With the holiday season coming, many families are making plans to travel to see family and friends. Airline travel with infants and young children can be both joyful and stressful. Travel is often unpredictable, but advance preparation can go a long way when it comes to traveling as a family.
The Travel Security Administration (TSA) and Federal Aviation Administration (FAA) both have tips on their websites for safe airline travel with children. Below are some ideas and information to help your trip go more smoothly.
PLANNING AND PACKING
1. Many families find it helpful to use a checklist for packing, something you can use for the next time you travel. Keep a pencil and piece of paper nearby while you go through your daily routine with your child and make notes of things that you will need to remember to pack. In general, the less gear you have to tote around the better, but having an extra pacifier or a favorite comfort object with you will help make life easier for everyone.
2. For older children, talk with them in the week prior to your trip about what they can expect at the airport and the new things they will get to explore and experience with a trip to the airport, an airplane ride, and at their destination.
3. Check with your airline ahead of time regarding checking car seats and strollers. If you bring a car seat or booster seat, they can often be checked as an extra piece of luggage without additional fees. Most airlines will allow you to check a stroller at the gate, which is helpful because it means you can use your stroller to go through security and navigate the airport.
4. Pack more food in your carry-on bag than you think you will need in case your travel is delayed or you find yourself waiting on a runway. If you are traveling with an infant who drinks formula, bring extra. If you are traveling with young children, pack plenty of nutritious, filling, familiar snacks that do not need to be refrigerated.
5. Baby formula, breast milk, and jarred baby foods are allowed through security, but must be presented to a TSA officer. Pack them separately from your other liquids or aerosols. You can read more on the TSA website.
6. Bundle diapers, wipes, a changing mat, and a few plastic bags together so that they are easy to access for diaper changes. Pack extra clothes in your carry-on. Footed pajamas are a good option because it is only one item of clothing to change in case of an accident, spit-up, etc.
1. Children less than 2 years of age can legally travel in a parent or guardian’s lap, which is what most families opt for given the cost savings. The American Academy of Pediatrics recommends that children travel in their own airplane seat, restrained in a car seat appropriate for their size and age. A car seat that can be used in an airplane will carry a label stating that it is certified for use in both motor vehicles and airplanes. Once children are 40 pounds, they can use the aircraft seatbelt. Unlike in cars, booster seats are not routinely used for airline travel.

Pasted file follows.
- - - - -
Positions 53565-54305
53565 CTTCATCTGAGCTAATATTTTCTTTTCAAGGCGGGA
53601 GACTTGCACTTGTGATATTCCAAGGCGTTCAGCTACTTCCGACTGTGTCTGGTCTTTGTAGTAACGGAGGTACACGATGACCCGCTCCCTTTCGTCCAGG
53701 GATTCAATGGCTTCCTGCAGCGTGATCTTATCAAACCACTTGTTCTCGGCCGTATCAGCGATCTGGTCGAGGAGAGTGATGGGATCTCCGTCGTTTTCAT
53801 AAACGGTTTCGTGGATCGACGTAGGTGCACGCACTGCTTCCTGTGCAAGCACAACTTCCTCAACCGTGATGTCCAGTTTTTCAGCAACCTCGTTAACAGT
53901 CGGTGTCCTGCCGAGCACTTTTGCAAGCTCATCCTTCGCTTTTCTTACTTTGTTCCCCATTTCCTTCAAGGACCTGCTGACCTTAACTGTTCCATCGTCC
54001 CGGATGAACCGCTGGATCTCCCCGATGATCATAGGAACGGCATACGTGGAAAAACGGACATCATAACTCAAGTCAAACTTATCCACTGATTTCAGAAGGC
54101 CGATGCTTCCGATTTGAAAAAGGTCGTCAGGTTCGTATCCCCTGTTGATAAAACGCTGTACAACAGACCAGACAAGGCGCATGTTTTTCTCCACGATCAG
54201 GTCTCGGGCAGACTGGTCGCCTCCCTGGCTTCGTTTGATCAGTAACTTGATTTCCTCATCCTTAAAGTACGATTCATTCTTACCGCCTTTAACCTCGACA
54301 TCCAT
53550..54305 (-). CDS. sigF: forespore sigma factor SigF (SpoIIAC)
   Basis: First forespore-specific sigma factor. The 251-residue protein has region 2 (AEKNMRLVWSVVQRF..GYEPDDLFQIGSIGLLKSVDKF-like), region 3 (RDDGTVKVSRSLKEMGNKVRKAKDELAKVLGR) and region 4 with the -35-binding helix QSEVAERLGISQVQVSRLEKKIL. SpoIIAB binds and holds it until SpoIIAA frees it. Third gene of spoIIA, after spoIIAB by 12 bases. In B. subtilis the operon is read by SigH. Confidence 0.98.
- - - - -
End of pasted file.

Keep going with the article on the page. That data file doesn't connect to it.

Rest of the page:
You can find out more information on the FAA’s website.
2. Babies and small children can be carried through TSA screening (strollers and car seats have to go through the XRay machine). TSA should not ask travelers to do anything that will separate them from their children.
3. Have a plan with older children about what they would do in case you get separated while traveling (a place to meet, who they can safely ask for help, etc).
IN THE AIR
1. Changes in altitude during take-off and landing can cause uncomfortable pressure and fullness in ears. You can help keep infants comfortable by having them nurse or suck on a bottle (this mimics what older children and adults learn to do to “pop” their ears by yawning or chewing on gum).
2. To occupy older children, pack a bag of “special treats” such as books/crayons/games to be used on the plane.
Good luck and travel safely. If you want to read more, here are some good sites and additional tips:
1. TSA Policies: http://www.tsa.gov/traveler-information/traveling-children
2. FAA Car Seat and Safe Travel Information: http://www.faa.gov/passengers/fly_children/crs/
3. American Academy of Pediatrics Travel Tips: http://www.aap.org/en-us/about-the-aap/aap-press-room/news-features-and-safety-tips/pages/Travel-Safety-Tips.aspx